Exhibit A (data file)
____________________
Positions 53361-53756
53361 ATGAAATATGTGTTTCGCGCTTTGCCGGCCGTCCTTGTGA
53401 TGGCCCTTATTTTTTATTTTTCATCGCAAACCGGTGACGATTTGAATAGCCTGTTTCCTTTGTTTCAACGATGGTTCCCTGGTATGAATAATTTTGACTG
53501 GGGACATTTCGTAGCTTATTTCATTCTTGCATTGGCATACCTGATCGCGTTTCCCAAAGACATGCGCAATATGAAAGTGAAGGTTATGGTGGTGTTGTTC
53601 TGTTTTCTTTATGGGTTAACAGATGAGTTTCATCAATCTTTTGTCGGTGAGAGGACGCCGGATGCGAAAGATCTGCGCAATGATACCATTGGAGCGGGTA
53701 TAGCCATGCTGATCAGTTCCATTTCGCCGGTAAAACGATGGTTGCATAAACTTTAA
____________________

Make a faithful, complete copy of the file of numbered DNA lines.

Positions 53361-53756
53361 ATGAAATATGTGTTTCGCGCTTTGCCGGCCGTCCTTGTGA
53401 TGGCCCTTATTTTTTATTTTTCATCGCAAACCGGTGACGATTTGAATAGCCTGTTTCCTTTGTTTCAACGATGGTTCCCTGGTATGAATAATTTTGACTG
53501 GGGACATTTCGTAGCTTATTTCATTCTTGCATTGGCATACCTGATCGCGTTTCCCAAAGACATGCGCAATATGAAAGTGAAGGTTATGGTGGTGTTGTTC
53601 TGTTTTCTTTATGGGTTAACAGATGAGTTTCATCAATCTTTTGTCGGTGAGAGGACGCCGGATGCGAAAGATCTGCGCAATGATACCATTGGAGCGGGTA
53701 TAGCCATGCTGATCAGTTCCATTTCGCCGGTAAAACGATGGTTGCATAAACTTTAA